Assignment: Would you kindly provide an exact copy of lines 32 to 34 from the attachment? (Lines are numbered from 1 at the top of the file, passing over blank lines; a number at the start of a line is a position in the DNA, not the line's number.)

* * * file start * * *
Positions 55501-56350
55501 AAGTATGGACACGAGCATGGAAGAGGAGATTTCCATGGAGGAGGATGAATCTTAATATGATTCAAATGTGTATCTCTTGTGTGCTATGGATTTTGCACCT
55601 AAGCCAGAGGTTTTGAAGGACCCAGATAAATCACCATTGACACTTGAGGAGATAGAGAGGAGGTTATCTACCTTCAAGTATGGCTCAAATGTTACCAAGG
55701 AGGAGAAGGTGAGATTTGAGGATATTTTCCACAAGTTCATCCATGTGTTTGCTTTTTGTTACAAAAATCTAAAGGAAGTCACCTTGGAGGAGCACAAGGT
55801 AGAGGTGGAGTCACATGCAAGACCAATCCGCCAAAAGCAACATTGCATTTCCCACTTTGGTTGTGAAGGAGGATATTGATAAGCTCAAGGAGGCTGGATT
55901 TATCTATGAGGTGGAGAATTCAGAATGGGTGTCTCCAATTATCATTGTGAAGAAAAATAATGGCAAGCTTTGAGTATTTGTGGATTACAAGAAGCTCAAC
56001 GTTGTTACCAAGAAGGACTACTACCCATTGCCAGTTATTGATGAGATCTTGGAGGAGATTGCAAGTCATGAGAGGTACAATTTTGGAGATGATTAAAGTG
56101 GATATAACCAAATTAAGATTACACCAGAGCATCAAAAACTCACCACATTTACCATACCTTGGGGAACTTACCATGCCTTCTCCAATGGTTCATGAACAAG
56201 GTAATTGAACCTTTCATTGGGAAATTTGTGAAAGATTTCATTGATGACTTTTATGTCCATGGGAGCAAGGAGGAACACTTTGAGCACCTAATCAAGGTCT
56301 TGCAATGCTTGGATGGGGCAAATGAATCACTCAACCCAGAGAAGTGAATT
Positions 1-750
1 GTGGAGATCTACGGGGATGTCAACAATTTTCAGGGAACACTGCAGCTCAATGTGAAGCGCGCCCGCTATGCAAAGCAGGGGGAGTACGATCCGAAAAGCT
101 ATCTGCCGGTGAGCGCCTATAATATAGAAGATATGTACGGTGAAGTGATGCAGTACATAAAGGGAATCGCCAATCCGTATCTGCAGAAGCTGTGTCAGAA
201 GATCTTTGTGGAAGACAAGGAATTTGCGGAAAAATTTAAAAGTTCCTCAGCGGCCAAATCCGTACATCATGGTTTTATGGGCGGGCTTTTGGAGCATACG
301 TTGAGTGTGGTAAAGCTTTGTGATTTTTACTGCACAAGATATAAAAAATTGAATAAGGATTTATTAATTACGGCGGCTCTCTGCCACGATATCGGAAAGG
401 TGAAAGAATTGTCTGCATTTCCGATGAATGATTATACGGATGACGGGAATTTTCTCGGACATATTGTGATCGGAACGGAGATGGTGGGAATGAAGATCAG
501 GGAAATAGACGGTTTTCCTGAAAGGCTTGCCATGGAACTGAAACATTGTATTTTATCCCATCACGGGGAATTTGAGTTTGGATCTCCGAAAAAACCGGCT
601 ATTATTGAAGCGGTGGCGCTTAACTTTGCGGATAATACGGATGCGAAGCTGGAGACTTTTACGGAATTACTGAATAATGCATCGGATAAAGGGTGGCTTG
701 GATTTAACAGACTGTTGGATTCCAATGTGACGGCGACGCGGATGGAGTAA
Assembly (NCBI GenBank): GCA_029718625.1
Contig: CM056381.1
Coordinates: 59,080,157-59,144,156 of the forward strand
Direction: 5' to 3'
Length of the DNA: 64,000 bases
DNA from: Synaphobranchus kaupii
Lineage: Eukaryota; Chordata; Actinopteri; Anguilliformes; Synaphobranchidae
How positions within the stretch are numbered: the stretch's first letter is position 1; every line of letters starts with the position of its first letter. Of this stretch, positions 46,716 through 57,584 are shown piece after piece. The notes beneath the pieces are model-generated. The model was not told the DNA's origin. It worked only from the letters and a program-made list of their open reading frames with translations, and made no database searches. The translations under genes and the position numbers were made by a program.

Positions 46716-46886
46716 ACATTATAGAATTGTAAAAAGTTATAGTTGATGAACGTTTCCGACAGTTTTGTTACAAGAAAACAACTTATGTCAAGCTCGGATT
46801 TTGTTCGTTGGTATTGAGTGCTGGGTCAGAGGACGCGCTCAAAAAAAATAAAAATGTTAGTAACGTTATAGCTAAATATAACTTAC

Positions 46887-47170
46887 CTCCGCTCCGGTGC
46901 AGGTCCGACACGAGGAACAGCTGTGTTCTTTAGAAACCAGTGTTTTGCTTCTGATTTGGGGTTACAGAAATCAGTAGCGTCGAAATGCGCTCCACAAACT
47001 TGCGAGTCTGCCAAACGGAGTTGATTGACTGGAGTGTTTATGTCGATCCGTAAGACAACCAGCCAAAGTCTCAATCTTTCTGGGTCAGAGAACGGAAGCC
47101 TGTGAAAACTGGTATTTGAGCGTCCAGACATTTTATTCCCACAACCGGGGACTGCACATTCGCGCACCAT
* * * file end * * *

46887 CTCCGCTCCGGTGC
46901 AGGTCCGACACGAGGAACAGCTGTGTTCTTTAGAAACCAGTGTTTTGCTTCTGATTTGGGGTTACAGAAATCAGTAGCGTCGAAATGCGCTCCACAAACT
47001 TGCGAGTCTGCCAAACGGAGTTGATTGACTGGAGTGTTTATGTCGATCCGTAAGACAACCAGCCAAAGTCTCAATCTTTCTGGGTCAGAGAACGGAAGCC